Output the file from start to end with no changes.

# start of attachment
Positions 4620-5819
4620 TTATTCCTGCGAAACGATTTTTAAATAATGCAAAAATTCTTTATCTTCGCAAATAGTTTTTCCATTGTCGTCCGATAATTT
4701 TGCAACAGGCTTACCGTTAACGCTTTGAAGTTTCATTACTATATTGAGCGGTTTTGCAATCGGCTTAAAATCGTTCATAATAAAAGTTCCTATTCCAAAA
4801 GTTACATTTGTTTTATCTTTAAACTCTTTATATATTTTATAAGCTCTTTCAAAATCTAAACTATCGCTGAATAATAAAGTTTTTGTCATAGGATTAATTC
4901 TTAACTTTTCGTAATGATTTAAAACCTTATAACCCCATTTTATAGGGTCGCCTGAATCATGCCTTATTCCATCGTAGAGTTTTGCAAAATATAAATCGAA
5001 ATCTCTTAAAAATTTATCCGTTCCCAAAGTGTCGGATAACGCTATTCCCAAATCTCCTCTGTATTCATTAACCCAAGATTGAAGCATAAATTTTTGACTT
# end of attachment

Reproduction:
Positions 4620-5819
4620 TTATTCCTGCGAAACGATTTTTAAATAATGCAAAAATTCTTTATCTTCGCAAATAGTTTTTCCATTGTCGTCCGATAATTT
4701 TGCAACAGGCTTACCGTTAACGCTTTGAAGTTTCATTACTATATTGAGCGGTTTTGCAATCGGCTTAAAATCGTTCATAATAAAAGTTCCTATTCCAAAA
4801 GTTACATTTGTTTTATCTTTAAACTCTTTATATATTTTATAAGCTCTTTCAAAATCTAAACTATCGCTGAATAATAAAGTTTTTGTCATAGGATTAATTC
4901 TTAACTTTTCGTAATGATTTAAAACCTTATAACCCCATTTTATAGGGTCGCCTGAATCATGCCTTATTCCATCGTAGAGTTTTGCAAAATATAAATCGAA
5001 ATCTCTTAAAAATTTATCCGTTCCCAAAGTGTCGGATAACGCTATTCCCAAATCTCCTCTGTATTCATTAACCCAAGATTGAAGCATAAATTTTTGACTT